I’m a paleoceanography Ph.D. candidate in the School of Earth and Atmospheric Sciences at Georgia Tech. My research uses planktonic foraminiferal geochemistry to reconstruct ocean density and surface winds on glacial timescales. Understanding how the ocean-atmosphere system has changed in the geologic past is vital for projecting how it will respond to anthropogenic forcing.
I tackle this problem with statistical modeling, data science techniques, and machine learning algorithms. I both compile isotope data from existing sources and generate new data from coretop and Last Glacial Maximum sediments.
In my free time, I volunteer with Community Consulting Teams (CCT) Atlanta, a nonprofit focused on providing free consulting to local nonprofits. I have completed two projects with CCT Atlanta, working with Keep North Fulton Beautiful and Community Farmer’s Market.
Using foraminferal oxygen isotope data from the global tropics, I (with the help of my co-authors) investigated the calcification habitat for planktonic foraminifera. These freely floating microorganisms are very useful for paleooceanographic study, as long as we understand the depths at which they live and calcify. This work builds on previous global studies of surface-dwelling foraminifera (MARGO project and Malevich et al. 2019) and extends it to subsurface-dwelling foraminifera (G. tumida, N. dutertrei, and P. obliquiloculata). We present this new dataset and attempt to characterize trends in the calcification depth under various assumptions. Using a novel "TP" metric, we show that G. tumida has a calcification habitat independent of the thermocline depth, while N. dutertrei and P. obliquiloculata have calcification habitats that depend on the thermocline depth. This visualization of the data summarizes the main findings.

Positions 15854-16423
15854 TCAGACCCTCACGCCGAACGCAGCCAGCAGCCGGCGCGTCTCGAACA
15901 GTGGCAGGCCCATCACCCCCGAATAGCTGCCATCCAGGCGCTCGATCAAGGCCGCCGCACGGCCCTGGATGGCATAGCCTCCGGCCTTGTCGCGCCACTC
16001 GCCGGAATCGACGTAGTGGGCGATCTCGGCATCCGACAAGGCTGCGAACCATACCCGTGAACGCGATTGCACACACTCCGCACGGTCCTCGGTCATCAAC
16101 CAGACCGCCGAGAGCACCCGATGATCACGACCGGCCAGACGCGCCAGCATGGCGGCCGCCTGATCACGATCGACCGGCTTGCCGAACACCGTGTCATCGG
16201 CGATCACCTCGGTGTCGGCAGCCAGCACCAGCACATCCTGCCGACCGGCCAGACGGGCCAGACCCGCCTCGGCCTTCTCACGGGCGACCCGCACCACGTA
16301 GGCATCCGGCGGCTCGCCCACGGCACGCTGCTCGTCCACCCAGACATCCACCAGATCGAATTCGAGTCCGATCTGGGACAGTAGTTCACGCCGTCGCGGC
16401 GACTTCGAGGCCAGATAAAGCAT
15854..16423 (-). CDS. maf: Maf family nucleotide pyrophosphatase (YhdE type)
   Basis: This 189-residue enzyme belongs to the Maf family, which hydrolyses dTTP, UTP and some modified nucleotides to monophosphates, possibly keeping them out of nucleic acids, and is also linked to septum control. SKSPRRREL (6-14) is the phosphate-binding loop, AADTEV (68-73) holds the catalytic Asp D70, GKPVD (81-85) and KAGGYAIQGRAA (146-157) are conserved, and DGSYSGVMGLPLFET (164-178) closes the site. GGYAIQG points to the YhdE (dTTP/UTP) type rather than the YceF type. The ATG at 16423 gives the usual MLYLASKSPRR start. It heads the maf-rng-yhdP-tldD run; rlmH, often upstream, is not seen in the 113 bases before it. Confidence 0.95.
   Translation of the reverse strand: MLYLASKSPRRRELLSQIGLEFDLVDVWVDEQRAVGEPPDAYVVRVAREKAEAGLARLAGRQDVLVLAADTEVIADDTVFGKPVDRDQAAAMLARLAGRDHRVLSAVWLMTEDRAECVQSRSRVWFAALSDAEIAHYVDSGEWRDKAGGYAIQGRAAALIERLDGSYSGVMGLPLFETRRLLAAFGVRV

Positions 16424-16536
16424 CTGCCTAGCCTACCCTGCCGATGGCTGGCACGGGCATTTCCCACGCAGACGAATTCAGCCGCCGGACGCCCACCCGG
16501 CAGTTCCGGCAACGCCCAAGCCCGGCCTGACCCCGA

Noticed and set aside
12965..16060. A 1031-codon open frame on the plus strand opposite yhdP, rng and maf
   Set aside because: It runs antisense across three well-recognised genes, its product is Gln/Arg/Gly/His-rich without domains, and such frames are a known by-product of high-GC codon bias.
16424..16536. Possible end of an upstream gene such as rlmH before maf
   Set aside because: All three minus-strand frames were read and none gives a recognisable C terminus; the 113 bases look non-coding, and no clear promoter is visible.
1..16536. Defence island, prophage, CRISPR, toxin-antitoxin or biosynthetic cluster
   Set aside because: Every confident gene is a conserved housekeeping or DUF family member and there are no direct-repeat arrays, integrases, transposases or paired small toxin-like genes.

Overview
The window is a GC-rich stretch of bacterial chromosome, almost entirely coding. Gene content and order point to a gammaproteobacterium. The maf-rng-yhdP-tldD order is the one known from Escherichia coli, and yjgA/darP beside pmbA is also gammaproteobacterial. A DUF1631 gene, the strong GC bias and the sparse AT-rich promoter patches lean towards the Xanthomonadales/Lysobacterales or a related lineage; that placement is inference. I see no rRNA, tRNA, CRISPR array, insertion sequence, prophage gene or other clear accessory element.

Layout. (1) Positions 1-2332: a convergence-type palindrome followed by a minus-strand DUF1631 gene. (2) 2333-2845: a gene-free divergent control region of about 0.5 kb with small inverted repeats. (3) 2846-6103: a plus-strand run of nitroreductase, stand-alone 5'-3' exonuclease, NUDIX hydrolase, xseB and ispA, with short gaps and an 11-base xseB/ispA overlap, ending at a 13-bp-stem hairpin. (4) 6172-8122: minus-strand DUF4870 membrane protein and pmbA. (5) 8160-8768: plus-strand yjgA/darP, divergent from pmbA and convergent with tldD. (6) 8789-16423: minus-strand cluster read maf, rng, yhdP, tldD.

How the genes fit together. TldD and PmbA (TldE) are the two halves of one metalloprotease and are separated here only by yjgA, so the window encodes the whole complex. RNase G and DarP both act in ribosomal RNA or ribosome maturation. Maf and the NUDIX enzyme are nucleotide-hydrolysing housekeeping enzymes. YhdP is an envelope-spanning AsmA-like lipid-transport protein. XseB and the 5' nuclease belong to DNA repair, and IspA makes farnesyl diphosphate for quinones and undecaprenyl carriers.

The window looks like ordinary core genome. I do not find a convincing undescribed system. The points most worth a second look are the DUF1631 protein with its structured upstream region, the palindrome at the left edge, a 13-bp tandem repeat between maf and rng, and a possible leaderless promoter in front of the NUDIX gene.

With the species depth data, we can attempt to determine the depth of the thermocline with just these foraminiferal data. I (with the help of my co-authors) do this by assuming a form of the thermocline based on oceanographic principles and fitting parameters to the oxygen isotope data. This is done with enough flexibility to accommodate diffences in the thermocline profile regionally in the Pacific Ocean (allowing the surface mixed layer to be shallow or deep, etc.). With this method, I analyze previously published data as well as generate new data for the Western, Central and Eastern Pacific to investigate thermocline changes during the Last Glacial Maximum. I am currently validating this method under different oceanographic conditions and with different combinations of species.
With the species depth data, there are other methods to estimate the depth of the thermocline more holistically. With this approach, we attempt to characterize the entire tropical Pacific density structure using dimensionality reduction. Using empirical orthogonal functions, I (with the help of Emanuele di Lorenzo and co-authors) model the Pacific density structure and wind structure and how these foraminferal oxygen isotope data can be sufficient to reconstruct the climate state in the Last Glacial Maximum. I am currently estimating the size of the errors from these steps and investigating other linear and non-linear dimensionality reduction techniques for this work.